Well, I have lived through my first Thanksgiving in Japan! I really missed my family, of course. I have so many great memories of Thanksgiving at my grandmother’s house: chatting with relatives during the before-dinner appetizers, my dad carving the huge, golden-brown turkey, my mom’s perfectly sweet and flaky pecan pie, the after-dinner walk down a quiet country road. Oh, and of course the turkey sandwiches for supper!
However, this year I was able to make some new memories, and I’m really grateful for the friends that I have here, which makes transitioning to a new country so much easier. This year, American Thanksgiving just so happened to fall on the exact same day as Japan’s Labor Thanksgiving Day, a national holiday. So we got the day off! “Labor Thanksgiving Day” here in Japan is not really the same as our Thanksgiving; you can read more about the similarities and differences here, if you want to.
In any case, we Americans decided to take advantage of our day off and create our own Thanksgiving celebration! We invited some of our Japanese friends, and all 20+ of us crowded into our team leader’s three-room apartment.
It was an eclectic dinner, to say the least. No turkey – because they’re not commonly sold here, and our teensy-weensy ovens aren’t very accommodating to roasting large birds. However, one of my teammates did bake a glazed ham that was quite tasty. We also bought Kentucky Fried Chicken from the local KFC joint. We did our best to replicate some American dishes with the ingredients available to us: green bean casserole, sweet potato casserole (almost as good as yours, Aunt Pat!), and stuffing muffins were all on the menu. Oh yes, and we did have cranberry sauce, lovingly transported from America by our training coordinator who was here on a visit! Dessert was apple crisp, cookies and squares, and peanut butter buckeyes, among other things. I definitely missed some of my favorite traditional Thanksgiving food, but I found plenty of delicious new items to satisfy my appetite.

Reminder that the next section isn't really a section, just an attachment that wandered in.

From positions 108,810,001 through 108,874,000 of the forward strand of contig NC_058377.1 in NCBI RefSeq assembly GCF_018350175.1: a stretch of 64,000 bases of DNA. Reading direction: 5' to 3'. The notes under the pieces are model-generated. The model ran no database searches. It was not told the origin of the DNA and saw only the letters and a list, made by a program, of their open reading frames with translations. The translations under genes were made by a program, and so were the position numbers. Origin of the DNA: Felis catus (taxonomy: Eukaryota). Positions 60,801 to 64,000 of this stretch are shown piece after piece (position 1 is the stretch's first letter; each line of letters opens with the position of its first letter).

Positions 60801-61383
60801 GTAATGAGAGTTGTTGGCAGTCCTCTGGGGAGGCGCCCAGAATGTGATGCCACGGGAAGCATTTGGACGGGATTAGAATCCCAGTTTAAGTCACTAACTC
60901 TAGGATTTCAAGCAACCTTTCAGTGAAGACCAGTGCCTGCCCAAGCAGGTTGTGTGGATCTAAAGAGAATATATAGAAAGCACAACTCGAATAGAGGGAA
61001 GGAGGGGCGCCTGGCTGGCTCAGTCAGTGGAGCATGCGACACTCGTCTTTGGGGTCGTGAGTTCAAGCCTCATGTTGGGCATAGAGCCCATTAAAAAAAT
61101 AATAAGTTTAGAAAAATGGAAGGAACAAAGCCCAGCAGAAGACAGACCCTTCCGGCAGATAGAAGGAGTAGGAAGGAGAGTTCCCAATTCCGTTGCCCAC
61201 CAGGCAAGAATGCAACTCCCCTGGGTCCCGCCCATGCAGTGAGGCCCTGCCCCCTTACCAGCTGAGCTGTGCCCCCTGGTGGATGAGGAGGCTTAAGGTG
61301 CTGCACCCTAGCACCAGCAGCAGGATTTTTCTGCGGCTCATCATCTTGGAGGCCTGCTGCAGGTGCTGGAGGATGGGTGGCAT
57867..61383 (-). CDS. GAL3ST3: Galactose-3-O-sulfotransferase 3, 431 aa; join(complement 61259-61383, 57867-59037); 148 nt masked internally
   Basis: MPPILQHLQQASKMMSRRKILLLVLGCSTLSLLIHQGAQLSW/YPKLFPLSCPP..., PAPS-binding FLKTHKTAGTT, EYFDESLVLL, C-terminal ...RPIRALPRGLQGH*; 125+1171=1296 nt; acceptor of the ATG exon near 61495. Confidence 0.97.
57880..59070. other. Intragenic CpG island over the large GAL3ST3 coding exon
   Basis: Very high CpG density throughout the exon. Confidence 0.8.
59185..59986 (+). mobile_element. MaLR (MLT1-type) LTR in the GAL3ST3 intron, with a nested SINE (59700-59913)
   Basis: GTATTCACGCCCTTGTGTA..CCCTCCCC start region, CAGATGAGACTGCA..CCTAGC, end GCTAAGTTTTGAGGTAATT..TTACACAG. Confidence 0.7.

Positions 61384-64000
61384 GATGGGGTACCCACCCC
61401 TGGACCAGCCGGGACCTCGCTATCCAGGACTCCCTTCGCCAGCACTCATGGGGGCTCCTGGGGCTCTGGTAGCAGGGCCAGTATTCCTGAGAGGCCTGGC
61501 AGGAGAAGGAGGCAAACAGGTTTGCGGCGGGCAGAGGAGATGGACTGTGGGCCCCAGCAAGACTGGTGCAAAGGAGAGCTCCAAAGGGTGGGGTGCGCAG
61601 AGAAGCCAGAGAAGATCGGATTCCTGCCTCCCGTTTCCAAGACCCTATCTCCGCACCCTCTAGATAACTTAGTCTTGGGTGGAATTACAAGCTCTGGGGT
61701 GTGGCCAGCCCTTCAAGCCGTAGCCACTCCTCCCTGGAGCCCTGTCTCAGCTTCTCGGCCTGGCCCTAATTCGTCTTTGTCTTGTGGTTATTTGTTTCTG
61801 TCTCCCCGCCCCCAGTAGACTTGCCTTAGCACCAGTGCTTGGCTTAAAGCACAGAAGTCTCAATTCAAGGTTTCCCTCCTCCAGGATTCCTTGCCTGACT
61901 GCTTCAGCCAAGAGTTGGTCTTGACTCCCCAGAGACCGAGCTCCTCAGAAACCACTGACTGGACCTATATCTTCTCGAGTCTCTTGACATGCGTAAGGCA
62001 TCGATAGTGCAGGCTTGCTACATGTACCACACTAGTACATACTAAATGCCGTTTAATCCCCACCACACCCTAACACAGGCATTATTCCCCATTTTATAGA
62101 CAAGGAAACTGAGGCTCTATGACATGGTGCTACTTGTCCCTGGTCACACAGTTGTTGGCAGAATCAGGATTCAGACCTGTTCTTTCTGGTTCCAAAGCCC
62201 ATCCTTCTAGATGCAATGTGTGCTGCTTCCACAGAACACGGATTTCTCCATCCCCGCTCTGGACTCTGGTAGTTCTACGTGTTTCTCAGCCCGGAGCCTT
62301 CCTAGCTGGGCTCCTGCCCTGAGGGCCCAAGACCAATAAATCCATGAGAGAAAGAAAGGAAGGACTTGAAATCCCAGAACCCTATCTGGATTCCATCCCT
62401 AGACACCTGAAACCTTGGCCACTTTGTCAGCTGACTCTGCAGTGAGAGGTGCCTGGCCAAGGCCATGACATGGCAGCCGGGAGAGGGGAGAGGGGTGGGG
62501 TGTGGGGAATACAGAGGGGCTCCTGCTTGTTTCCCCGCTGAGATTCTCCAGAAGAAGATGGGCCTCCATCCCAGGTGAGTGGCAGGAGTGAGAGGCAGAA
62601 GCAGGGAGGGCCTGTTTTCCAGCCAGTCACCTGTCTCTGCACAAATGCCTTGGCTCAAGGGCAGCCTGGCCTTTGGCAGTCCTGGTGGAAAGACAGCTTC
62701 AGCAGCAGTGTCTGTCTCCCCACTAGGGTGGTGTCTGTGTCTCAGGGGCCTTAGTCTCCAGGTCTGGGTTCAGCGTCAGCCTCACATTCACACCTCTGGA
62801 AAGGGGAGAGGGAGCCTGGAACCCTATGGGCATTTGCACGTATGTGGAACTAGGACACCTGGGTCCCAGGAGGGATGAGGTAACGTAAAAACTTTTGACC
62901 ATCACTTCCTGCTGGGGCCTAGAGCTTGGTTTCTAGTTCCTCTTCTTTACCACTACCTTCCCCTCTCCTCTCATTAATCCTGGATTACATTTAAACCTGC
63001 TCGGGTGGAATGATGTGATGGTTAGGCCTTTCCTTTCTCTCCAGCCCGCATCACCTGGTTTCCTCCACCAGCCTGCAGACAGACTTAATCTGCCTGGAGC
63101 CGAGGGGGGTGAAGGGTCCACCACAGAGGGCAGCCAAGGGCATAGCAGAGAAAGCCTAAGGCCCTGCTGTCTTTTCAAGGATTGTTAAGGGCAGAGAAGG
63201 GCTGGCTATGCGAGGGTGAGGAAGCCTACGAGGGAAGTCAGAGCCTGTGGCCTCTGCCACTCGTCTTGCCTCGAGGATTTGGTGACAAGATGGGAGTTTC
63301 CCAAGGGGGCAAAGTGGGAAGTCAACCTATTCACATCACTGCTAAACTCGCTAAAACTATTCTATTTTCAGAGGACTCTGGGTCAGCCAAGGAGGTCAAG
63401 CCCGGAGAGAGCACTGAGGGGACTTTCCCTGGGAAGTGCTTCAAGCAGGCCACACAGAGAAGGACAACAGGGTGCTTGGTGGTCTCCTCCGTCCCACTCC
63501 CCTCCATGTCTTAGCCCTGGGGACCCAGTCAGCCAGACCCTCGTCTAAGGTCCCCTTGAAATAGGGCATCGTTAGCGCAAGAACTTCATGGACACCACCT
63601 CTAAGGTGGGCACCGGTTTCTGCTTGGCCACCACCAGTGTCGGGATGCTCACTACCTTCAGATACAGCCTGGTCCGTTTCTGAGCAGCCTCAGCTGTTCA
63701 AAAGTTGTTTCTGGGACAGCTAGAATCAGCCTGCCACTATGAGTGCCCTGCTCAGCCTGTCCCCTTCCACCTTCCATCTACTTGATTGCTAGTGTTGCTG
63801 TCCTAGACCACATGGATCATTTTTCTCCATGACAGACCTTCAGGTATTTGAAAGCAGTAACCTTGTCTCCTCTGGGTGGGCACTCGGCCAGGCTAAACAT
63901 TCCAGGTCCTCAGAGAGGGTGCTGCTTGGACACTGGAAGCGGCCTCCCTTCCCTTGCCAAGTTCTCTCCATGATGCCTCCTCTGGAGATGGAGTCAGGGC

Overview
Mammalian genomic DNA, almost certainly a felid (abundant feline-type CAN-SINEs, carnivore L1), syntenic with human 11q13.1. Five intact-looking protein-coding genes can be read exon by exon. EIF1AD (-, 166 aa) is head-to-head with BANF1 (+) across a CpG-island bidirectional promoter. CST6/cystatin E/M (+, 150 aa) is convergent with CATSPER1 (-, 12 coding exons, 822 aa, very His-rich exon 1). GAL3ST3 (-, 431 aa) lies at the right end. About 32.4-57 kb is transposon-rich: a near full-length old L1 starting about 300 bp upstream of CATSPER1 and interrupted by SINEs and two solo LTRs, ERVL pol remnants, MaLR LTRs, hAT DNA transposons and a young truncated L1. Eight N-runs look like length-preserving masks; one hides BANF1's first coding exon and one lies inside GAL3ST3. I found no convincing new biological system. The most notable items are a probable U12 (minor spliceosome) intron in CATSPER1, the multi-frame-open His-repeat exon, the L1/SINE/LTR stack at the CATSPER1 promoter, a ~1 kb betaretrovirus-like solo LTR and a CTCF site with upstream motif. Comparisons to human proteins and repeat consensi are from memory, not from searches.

Oh – and just when we thought we were full – one of our Japanese guests decided to pull out her takoyaki maker! She had brought the things to make takoyaki (a baked batter in a ball shape with chunks of octopus in it), but decided not to when she saw all the food. However, her preschool-aged son was upset because we didn’t have any takoyaki, so she decided to make it after all! I’m not a huge takoyaki fan myself, but after she and some of the other guests made the regular octopus balls they ended up making the same dough balls with marshmallow and chocolate instead of the octopus! Kind of like a Japanese s’more…it was delicious!
Here are some photos of the great feast. The star of the show (along with the ham, of course) was good old KFC:
One of our team member’s specialties: stuffing muffins, made with stuffing, dried cranberries, celery, and cheese.
Some sort of smiley sushi (or something), brought by one of our Japanese friends:
Takoyaki in the process of being made. I’d never seen it done before, so I was glad to have the chance to observe it. The batter is poured into the pan, which has special round indentations. One’s choice of fillings are put in as well. Once the batter has cooked on one side, each little ball of dough is flipped over using a thin stick.
My personal favorite – the chocolate and marshmallow balls! I shot a video of this one:
Well, that was my Thanksgiving – not quite like the ones at home, but still a pretty good one. I missed seeing my loved ones, but I am thankful for this new opportunity that God has given me, and for the many wonderful people that I’ve been able to get to know. Happy Thanksgiving, everyone!